On your left is the trigger that came from Cactus, to the RC male.  A reducer on that took it to an RC-mini male.  In the center is the well-hidden PC-sync device that came from Flash Zebra.  (For a better picture, see below…)  A female sync port on that was able to connect to the male sync port that was included with my Cactus gear.  That also went to an RC-mini male.  These are both connected on the right to the y-connector that you would typically see two headsets connect to the same audio source.  The technology is the same, so it’s worth a shot right?  (No pun intended…)

I fired off a test shot from the 40D and it worked!  So, how well would it work?  What kind of reliability would there be?  I took the flash into the next room and fired the trigger from a further distance away…about 20 feet.  Flash!  Then I took the trigger around the corner and fired it.  Flash!  How cool is that?  Another set of tests was needed.  One where radio waves wouldn’t bounce all over the place – outside!  If you recall, I interviewed Scott Eccleston from Weekly Photo Tips a while back, and a recent post of his armed me with a good testing method of the Cactus triggers.  Armed with the inspiration of this video, I enlisted the aid of my wife and took to the great outdoors.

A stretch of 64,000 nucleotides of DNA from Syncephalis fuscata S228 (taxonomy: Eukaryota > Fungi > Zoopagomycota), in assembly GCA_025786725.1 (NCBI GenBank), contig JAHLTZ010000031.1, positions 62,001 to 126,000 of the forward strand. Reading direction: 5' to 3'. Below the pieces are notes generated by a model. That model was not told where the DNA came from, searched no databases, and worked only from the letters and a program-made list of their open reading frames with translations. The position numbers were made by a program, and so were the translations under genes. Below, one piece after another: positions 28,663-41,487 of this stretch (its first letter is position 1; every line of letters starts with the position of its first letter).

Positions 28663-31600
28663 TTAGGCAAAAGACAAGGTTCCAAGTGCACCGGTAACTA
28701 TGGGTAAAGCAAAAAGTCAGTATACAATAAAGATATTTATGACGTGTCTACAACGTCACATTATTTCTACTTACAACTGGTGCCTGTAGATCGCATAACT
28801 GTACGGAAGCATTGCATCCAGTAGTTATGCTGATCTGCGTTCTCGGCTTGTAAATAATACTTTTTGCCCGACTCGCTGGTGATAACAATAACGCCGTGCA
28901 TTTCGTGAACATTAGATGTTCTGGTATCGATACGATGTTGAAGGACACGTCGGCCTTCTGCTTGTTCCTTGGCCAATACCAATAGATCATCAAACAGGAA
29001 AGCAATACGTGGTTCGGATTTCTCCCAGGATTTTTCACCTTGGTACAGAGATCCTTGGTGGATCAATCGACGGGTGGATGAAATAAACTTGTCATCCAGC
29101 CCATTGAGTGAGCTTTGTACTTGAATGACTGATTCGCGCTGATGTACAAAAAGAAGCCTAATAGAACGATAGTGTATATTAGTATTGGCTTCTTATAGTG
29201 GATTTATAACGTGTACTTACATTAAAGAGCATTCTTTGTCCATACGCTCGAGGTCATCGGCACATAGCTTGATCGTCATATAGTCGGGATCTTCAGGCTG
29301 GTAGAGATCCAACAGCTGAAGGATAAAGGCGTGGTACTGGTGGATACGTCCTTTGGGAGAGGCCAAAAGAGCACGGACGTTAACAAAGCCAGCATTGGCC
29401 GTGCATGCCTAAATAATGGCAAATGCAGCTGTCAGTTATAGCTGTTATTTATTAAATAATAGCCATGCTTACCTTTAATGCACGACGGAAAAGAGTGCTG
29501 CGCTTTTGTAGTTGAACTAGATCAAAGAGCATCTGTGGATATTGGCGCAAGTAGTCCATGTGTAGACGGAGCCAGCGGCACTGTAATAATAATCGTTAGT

I began with a fresh set of batteries in both the trigger and receiver, as well as the flash.  Starting from ten steps away from the flash, I tripped the shutter – flash!  Twenty paces – flash!  Thirty paces – flash!  Fourty paces – nada.  Hmmm…tried again – nada.  So, I moved back to 35 paces – still nada.  A couple steps closer and it flashed again.  About four more tests at this distance and I had 100% flash rate.  Starting back to my wife, I counted the paces, 1-2-3… all the way to 33 paces.  At an average gait of 3 feet per pace, that’s an outside range of 99 feet!  Considerably better than the ST-E2 and at a third of the price!

For posterity’ sake, and since I am in a very casual way reviewing the PC-sync adaptor from Flash Zebra, here’s a better shot of just that device.

zebra

Also for posterity sake, here’s a view of the trigger that attached to the hot shoe of the 550EX:

trigger2